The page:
The UAE foreign ministry said on Sunday that four commercial vessels had been sabotaged near Fujairah emirate, one of the world’s biggest bunkering hubs lying just outside the Strait of Hormuz. US intelligence sources have alleged Iran is behind the unexplained attacks, but added Washington does not have enough proof to back that claim. Responding to the event, Mr Philippe told a French parliamentary session on Tuesday: “These acts of sabotage … against four ships in the Arabian sea and near the UAE’s territorial waters are obviously preoccupying.”
One of the vessels was a UAE-flagged fuel bunker barge and another a Norwegian-registered oil products tanker. The other two were crude oil tankers owned by the Saudi shipping firm Bahri.
Saudi Arabia has since described the incident as a threat to the security of global oil supplies.
The owner of the Norwegian vessel, Thome Ship Management, said the vessel had been “struck by an unknown object”.
Gulf officials, for their part, have refused to describe the nature of the attack or say who was behind it, but the incident took place after a pro-Iran satellite channel in Lebanon and Iranian media wrongly claimed that the port of Fujairah had been hit by mysterious explosions.
Iran, which is ensnared in an escalating war of words with the United States over sanctions and the US military presence in the region, moved to distance itself from the controversy on Monday.
Its foreign ministry branded the attacks “worrisome and dreadful” and called for an investigation.
A senior Iranian official said that “saboteurs from a third country” had likely carried out the attacks, after saying on Sunday that the incident showed that the security of Gulf states was fragile.
However, an official familiar with American intelligence said that Iran was a leading candidate for having carried out the attacks but that the US did not have conclusive proof to confirm this.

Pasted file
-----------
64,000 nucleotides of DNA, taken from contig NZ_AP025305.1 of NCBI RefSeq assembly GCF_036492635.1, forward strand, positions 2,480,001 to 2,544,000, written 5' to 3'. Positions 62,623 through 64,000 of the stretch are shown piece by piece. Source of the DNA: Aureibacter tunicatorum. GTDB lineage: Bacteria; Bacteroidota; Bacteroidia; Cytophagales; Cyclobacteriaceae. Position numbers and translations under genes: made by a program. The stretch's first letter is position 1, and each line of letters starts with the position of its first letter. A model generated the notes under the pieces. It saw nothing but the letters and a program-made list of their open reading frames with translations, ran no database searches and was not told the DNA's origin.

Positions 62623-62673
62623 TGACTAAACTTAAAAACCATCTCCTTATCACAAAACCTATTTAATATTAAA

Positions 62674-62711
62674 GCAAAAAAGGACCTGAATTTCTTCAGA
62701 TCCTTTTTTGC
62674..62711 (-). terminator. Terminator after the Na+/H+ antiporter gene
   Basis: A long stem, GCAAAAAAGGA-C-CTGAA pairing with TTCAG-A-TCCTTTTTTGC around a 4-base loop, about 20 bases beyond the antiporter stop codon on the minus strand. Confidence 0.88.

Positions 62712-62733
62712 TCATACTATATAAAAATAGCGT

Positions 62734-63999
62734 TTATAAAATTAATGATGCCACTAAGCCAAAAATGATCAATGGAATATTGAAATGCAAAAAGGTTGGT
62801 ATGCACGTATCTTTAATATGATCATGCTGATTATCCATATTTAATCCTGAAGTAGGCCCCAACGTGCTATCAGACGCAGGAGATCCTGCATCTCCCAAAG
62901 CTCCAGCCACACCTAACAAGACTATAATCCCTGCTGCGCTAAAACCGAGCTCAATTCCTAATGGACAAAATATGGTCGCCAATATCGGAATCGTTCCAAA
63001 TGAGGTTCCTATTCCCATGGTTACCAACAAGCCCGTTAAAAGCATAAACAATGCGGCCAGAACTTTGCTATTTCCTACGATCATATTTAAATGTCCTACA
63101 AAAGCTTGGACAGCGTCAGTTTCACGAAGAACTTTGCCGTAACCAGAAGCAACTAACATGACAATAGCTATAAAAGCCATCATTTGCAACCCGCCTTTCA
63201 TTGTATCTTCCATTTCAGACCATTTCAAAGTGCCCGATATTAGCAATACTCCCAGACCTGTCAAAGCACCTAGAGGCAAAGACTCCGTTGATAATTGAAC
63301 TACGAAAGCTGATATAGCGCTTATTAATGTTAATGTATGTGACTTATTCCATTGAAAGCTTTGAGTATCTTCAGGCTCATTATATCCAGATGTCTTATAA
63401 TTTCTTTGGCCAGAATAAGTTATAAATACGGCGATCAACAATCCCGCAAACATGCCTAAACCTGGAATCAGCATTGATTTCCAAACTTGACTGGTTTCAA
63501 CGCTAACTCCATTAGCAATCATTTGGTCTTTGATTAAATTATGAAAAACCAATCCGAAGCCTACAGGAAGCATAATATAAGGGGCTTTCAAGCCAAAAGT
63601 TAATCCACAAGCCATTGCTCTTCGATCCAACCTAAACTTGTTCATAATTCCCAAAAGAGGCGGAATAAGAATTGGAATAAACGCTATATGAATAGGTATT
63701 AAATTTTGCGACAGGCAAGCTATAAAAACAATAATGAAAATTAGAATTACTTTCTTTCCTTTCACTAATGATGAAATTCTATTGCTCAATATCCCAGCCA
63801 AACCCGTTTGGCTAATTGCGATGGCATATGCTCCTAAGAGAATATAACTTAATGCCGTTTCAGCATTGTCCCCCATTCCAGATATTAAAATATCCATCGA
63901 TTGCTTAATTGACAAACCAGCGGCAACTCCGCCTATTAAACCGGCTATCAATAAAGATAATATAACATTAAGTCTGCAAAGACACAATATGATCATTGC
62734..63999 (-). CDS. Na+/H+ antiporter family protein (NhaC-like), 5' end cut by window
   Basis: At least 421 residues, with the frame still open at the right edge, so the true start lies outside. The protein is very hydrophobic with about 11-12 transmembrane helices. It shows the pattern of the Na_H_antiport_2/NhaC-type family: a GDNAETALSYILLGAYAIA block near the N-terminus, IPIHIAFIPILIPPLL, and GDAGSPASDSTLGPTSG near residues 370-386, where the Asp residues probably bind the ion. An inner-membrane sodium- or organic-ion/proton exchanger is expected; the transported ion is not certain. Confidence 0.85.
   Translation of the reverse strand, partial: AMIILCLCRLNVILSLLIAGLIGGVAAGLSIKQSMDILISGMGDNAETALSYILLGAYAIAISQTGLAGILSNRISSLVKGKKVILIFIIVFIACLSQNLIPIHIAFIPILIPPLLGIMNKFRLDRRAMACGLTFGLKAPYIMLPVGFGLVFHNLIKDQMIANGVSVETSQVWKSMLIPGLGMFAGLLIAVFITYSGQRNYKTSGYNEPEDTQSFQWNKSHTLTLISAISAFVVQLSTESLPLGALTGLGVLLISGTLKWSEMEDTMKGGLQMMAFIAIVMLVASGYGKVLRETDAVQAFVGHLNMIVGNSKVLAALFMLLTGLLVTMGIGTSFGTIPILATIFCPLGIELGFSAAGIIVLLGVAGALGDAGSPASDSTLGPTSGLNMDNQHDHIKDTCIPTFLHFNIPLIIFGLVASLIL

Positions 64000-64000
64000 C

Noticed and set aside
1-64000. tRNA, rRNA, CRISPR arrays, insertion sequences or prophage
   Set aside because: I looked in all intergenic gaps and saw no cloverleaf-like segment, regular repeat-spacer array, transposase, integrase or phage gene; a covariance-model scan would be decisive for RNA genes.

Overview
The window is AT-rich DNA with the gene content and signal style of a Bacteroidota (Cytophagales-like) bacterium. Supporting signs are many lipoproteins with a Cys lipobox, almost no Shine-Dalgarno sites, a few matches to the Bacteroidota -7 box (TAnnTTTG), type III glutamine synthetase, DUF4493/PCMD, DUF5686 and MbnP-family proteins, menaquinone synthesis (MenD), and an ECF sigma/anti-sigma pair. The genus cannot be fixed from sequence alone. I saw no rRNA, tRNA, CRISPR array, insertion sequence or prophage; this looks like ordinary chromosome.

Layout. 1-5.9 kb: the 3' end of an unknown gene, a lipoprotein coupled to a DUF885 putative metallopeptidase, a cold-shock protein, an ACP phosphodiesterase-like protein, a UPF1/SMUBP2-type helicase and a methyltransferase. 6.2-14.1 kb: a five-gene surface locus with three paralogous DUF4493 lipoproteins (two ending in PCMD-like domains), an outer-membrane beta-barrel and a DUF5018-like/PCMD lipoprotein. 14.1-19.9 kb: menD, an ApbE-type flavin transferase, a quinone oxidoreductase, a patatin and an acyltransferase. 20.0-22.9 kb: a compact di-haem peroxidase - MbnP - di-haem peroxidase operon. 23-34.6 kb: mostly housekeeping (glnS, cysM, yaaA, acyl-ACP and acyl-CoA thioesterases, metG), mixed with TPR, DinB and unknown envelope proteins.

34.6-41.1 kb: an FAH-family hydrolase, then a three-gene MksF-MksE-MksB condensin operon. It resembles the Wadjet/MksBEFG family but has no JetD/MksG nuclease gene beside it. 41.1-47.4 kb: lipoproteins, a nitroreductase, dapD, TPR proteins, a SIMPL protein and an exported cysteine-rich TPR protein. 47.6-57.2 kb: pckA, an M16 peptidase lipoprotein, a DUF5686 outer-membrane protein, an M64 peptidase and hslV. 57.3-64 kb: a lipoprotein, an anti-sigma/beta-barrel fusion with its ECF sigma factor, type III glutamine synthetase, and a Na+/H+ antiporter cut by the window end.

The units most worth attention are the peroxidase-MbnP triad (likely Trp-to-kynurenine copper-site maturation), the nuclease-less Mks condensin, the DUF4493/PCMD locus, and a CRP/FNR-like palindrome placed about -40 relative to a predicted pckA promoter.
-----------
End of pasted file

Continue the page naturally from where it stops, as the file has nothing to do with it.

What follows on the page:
“It fits their MO [modus operandi],” said the official, who asked to remain anonymous. The source also suggested that Iran’s statements condemning the attacks were an attempt to “muddy the waters”.
Experts from France, the US and Norway are said to be assisting with the investigation into the tanker attacks.
Mr Philippe also addressed the ongoing unease over French arms sales to Saudi Arabia, a particularly thorny issue for the government.
The conservative premier said that Paris was “extremely determined” to adhere to international rules related to arms sales and had “intensified” its exports controls regime.
France is one of Saudi Arabia’s main arms’ suppliers but has also faced increasing domestic pressure to review that trade relationship as the human cost of Yemen’s war has risen.
Riyadh leads the pro-government military coalition in the four-year civil war that has torn Yemen apart, killed tens of thousands and left much of the population on the brink of famine.
Mr Philippe described the situation in Yemen as “appalling” and “dramatic,” but stressed that French weapons were not being used by the Saudis to commit war crimes or target civilians.